(Dramatic british nature documentary voice) Behold, the humble dandelion. A plant that has struck extreme worry into the hearts of lawn owners everywhere for centuries. Watch as it lurks menacingly through the sea of not so tall grass, stalking its next victim, annoying anyone that crosses its path. Oh, it certainly is the bane of most lawn owner's existence. Observe as it grows, enacting its beastly powers of ... photosynthesis, hypnotizing eyes with its bright yellow to slightly orange petals. A definite force to be reckoned with, it is. This persistent little vegetational growth seems to pop up any and everywhere it can. (I think we're good with the narration voice now) The overwhelming consensus is to encourage grass lovers to marshall an extensive fleet of chemical weaponry, and engage in a ruthless ecological battle with them, erasing them from the face of the earth (or at least one's lawn). However, one can instead take the road less traveled, and interpret the flower's extreme ability for almost mutant-esque survival as a sign of its harbored nutritional abundance, which can be utilized in a way that few are aware of.
The dandelion is among one of the most nutrient dense plants in existence, though most wouldn't know this due to the fact that we've been trained to loath them (along with most other natural things). But don't you go cursing those lawn dwellers any longer, for the dandelion is just as its name suggests: dandy and a lion – a king amongst "weeds," yet still dainty to look at :-).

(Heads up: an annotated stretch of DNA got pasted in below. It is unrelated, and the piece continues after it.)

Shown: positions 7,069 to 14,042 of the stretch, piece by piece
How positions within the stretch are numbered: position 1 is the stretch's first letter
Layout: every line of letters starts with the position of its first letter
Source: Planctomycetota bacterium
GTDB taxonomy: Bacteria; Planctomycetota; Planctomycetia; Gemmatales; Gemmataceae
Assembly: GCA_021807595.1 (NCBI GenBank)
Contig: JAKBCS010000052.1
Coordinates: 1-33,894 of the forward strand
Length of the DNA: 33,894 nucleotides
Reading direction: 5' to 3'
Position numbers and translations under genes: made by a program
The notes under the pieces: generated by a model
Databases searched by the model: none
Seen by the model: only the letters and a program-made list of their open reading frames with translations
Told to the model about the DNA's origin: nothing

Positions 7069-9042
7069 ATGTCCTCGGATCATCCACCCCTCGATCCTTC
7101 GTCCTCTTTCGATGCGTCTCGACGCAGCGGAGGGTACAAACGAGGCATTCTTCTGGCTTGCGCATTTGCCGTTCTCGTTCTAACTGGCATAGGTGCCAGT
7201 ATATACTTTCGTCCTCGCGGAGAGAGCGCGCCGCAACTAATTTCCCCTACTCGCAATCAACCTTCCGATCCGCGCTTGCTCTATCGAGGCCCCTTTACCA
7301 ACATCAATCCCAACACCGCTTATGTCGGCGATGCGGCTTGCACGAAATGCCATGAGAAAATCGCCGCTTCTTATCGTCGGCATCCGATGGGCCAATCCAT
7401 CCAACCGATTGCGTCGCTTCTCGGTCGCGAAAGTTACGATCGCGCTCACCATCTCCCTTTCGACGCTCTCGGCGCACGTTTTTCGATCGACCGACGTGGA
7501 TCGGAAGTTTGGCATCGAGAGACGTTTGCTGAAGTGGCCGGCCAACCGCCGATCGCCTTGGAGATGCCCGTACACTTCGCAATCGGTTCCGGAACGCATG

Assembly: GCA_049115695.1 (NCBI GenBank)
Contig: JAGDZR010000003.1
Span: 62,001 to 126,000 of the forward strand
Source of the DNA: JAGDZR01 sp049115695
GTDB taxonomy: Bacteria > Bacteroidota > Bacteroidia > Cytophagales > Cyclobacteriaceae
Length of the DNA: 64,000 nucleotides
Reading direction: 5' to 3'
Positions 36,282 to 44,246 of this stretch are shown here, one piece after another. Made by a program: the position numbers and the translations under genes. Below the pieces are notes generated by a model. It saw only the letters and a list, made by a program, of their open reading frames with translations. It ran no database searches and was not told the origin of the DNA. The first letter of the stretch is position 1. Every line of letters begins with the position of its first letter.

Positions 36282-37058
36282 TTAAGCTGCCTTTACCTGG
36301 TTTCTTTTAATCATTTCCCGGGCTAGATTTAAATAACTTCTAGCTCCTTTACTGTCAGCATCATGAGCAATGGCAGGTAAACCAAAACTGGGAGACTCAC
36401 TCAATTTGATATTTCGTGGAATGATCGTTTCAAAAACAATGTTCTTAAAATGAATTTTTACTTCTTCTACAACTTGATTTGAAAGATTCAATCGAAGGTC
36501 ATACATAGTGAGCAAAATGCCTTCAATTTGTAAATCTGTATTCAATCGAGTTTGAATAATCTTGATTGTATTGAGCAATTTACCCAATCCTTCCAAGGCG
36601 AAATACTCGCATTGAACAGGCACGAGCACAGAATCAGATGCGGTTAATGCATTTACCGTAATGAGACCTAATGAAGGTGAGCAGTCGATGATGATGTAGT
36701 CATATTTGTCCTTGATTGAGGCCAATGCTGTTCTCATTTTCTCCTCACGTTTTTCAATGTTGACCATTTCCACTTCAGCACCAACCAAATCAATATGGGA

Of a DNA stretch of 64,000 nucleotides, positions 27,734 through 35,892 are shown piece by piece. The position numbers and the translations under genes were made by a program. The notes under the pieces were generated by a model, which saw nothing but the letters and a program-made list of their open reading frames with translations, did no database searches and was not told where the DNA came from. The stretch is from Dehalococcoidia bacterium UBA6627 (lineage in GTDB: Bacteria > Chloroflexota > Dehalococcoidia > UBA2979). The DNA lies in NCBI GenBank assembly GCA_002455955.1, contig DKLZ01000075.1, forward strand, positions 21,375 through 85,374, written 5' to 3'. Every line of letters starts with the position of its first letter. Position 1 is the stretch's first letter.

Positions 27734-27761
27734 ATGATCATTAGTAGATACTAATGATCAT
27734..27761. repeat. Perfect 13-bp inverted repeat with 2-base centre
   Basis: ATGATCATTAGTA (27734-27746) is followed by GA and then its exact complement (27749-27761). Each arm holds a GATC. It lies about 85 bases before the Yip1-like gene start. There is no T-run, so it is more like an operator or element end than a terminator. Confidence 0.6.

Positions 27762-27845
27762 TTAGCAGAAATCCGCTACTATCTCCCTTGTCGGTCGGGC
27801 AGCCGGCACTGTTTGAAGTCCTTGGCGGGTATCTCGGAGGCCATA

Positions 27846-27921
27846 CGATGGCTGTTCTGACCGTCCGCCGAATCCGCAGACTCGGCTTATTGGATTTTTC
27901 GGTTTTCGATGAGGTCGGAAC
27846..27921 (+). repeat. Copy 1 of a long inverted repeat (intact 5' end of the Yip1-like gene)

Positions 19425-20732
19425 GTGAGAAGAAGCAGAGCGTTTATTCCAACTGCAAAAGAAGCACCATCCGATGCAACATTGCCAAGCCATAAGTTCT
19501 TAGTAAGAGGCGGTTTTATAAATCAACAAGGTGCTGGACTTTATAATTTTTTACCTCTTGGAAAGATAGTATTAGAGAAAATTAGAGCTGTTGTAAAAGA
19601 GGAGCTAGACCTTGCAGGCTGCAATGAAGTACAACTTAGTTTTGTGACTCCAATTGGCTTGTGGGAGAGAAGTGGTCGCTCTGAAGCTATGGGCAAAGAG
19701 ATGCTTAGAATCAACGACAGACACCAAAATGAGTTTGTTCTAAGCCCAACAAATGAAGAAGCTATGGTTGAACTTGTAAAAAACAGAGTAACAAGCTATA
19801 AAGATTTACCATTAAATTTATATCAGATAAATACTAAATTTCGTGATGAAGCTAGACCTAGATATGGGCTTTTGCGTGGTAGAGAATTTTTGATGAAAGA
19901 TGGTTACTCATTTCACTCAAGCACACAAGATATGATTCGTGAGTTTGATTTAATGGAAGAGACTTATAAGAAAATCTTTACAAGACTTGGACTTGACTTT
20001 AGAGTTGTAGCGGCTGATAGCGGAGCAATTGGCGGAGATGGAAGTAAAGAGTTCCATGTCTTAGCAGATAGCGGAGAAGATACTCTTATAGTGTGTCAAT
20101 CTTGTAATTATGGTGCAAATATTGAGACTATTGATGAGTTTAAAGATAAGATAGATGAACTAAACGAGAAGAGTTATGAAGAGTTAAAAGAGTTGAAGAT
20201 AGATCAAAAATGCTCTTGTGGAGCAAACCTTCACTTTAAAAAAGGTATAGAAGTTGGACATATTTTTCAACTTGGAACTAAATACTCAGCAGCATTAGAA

Deriving its name from the French "dent de lion" (or "lion's tooth"), this dandy lawn weed will no doubt win your heart, thus compelling one to no more feel the urge to unleash a wrath of human might upon it again. For one thing, due to its deep reaching taproot, it actually promotes growth of shallow-rooted vegetation around it by drawing nutrients upwards. And, speaking of nutrients, just to give an idea of the power that this plant contains within its cells, below I provide the boastfully large list of healthful components that can be found in a cup of dandelion greens:
- Vitamin A (High) - Vitamin B1, Thiamin - Vitamin B2, Riboflavin - Vitamin B3, Niacin - Vitamin B6, Pyridoxine - Vitamin B9, Folate, Folic Acid - Vitamin C (Good Amount) - Vitamin E - Vitamin K (High) - Choline - Protein - Calcium - Iron - Magnesium - Phosphorus - Potassium - Sodium - Zinc - Copper - Manganese - Selenium - Natural Fats - Omega 3 Fatty Acids - Omega 6 Fatty Acids - Calories - Carbohydrates - Dietary Fiber - Natural Sugars
The greens can be cooked in any manner as you would cook other green vegetables, and they can be eaten raw. Want some good, healthy coffee? Well, just take the root of the dandelion, roast it, and boil it in water and voila! Yum yum dandelion coffee derived via a method that has been used for centuries by savvy humans all over the world. Deelish!
Now, it is important to be able to accurately identify a dandelion due to the fact that there are some fakes out there passing themselves off as dandelions (just sick, if you ask me). Firstly, the leaves of the dandelion are jagged, and hairless, like a Chinese hairless cat. Next, look for a single, hollow stem, whereas impostors, like catsears, have branching green stems. Don't be fooled! Those things are clever.
So, the next time you encounter those yellow petals twinkling in your eye, and those floating cotton-like bushels drifting in the wind, you can now maintain a healthy stress level. Keep that blood pressure at bay, for you have just run across a new friend who is a foe no more.
By the way, I should mention that it would not be a good idea to pick dandelions from a place that is heavily treated (or treated at all, actually) with any type of chemical fertilizer or pesticides. I do strongly believe that the chemicals just might over rule the nutrient benefits present in the plant, and have additional effects as well (just a hunch). Happy Eating! ^_^